Born in Istanbul in 1966, Sandra Cavdar studied stage design at the Mimar Sinan Fine Arts University between 1985-1989. After graduating, for a long period of time, she continued to work in costume and stage design for theater. Since 2017, she has participated in solo and group contemporary art exhibitions and fairs.
"Sandra Cavdar’s work locates itself within the space of memory, where its definition becomes entangled with the stuff of dreams and the weight of time. Moving through her work, one feels a sense of weightlessness, as if they could disappear completely, without any limitation of the body, any effort. Werner Herzog, in his 1999 manifesto, describes an idea of liberated truth: a truth that “is mysterious and elusive, and can be reached only through fabrication and imagination.” This detachment from ‘fact’ reveals itself throughout Cavdar’s work, where what is real is located in waves of fantasy and fiction.
Her work references lines from John Cage’s journal, for instance, “the buzz of small creatures.” This buzz reveals itself as a web of connections between beings, each at the center of its own universe. There is a continuous fluttering throughout, capturing the sonic instant of a bee landing on a windowsill, or the unraveling of a parachute, certain mutable interactions with the wind. Gazing at her paintings, the viewer feels a sense of transportation, as if they’ve recovered a lost or hidden map. Without complete trust, these maps ask us to follow them into unimaginable worlds, and it is their sincerity that makes us say yes.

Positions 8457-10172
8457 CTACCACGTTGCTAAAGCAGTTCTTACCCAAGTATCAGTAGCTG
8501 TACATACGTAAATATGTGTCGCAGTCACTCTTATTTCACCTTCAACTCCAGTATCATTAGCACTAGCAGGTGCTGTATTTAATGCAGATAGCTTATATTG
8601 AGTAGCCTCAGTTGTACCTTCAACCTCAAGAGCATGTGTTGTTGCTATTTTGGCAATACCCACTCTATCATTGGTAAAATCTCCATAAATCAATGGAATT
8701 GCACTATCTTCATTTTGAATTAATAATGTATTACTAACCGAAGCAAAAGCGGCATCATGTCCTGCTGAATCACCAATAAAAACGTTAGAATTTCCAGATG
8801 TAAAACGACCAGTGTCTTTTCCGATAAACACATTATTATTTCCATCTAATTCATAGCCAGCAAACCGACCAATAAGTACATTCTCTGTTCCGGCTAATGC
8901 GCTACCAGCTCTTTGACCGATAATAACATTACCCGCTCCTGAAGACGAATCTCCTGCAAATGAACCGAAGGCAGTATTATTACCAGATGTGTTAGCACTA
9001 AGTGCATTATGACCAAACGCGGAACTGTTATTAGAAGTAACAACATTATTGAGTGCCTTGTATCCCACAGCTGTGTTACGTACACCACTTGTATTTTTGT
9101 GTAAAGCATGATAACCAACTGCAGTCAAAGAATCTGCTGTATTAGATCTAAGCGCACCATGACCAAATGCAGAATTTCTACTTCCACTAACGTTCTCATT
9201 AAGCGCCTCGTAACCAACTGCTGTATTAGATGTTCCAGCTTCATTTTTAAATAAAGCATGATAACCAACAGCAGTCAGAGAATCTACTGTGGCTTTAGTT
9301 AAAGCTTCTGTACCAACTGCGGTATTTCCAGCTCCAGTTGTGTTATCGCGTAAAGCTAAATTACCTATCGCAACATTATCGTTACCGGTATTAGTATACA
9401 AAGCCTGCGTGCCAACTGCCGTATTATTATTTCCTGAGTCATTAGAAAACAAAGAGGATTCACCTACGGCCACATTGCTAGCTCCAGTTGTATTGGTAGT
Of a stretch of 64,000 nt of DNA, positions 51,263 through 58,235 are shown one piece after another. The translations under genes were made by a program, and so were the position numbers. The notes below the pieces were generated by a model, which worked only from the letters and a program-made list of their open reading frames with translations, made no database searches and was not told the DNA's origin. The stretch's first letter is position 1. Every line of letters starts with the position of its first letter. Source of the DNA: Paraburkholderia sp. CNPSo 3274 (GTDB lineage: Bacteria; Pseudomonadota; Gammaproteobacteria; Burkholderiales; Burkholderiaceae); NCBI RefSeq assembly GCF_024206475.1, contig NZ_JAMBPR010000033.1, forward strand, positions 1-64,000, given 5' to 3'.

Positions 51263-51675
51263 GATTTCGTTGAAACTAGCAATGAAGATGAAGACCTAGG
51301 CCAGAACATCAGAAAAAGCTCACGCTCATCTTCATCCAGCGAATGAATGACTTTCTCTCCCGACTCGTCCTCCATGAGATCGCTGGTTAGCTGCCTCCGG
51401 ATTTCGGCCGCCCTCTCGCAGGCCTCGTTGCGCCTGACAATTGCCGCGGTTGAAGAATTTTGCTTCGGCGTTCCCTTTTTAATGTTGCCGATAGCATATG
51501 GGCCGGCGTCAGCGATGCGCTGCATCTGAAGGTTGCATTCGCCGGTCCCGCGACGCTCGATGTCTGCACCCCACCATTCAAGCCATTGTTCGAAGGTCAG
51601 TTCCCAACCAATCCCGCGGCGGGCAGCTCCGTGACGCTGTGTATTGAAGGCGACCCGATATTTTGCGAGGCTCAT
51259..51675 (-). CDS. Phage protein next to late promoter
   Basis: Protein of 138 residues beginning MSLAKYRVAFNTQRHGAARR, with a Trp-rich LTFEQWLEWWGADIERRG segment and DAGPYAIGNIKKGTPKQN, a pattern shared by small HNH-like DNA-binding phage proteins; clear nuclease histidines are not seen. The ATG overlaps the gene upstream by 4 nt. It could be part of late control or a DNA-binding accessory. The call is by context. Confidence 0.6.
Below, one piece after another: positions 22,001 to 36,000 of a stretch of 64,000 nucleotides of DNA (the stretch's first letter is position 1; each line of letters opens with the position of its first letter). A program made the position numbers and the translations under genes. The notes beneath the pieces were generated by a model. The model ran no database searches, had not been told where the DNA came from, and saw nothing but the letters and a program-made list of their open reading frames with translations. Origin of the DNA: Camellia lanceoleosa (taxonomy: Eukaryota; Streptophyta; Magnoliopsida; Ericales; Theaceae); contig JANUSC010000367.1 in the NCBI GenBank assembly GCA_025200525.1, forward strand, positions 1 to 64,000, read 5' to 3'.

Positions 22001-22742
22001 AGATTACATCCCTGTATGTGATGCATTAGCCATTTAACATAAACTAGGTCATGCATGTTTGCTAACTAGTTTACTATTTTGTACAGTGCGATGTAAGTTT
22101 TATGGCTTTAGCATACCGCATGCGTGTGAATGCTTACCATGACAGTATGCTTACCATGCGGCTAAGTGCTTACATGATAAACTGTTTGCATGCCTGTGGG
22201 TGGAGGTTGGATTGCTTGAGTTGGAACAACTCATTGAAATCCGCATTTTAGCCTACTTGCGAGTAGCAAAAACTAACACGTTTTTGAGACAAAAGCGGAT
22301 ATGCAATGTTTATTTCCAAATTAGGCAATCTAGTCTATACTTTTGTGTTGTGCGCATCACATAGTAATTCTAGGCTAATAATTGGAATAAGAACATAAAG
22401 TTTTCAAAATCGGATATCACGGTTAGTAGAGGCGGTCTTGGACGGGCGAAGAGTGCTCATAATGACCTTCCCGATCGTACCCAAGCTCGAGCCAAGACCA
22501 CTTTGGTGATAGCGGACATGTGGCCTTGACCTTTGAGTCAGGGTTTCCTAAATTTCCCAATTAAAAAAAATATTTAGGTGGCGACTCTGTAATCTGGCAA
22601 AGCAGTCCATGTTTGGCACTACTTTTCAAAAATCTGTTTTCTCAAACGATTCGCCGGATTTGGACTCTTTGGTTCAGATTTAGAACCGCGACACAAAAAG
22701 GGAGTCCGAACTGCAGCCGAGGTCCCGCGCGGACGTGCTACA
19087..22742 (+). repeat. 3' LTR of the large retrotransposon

Employing a range of materials and methods, she reveals the difficulty of coming to terms with these fleeing multitudes, while at the same time creating a locale for their phantasmagoric uncertainty. Weaving together mythological landscapes with the stuff of this earth, she brings her viewer into a space where dancing bears coexist with people waiting for trains, where migrating giraffes coexist with wingless angels.
Her paintings become alternative monuments to the distinct sorrow experienced by a psychic sense of displacement. They engage with the fantastical notion of great migrations, where geographic boundaries become almost mythological spaces. The colossal movement of animals comes through strongly in her dreamlike landscapes as an emblem of emotions the human mind places upon the things it doesn’t know how to define. Cavdar takes us through a stream of consciousness world, where loneliness is a universal trait of togetherness."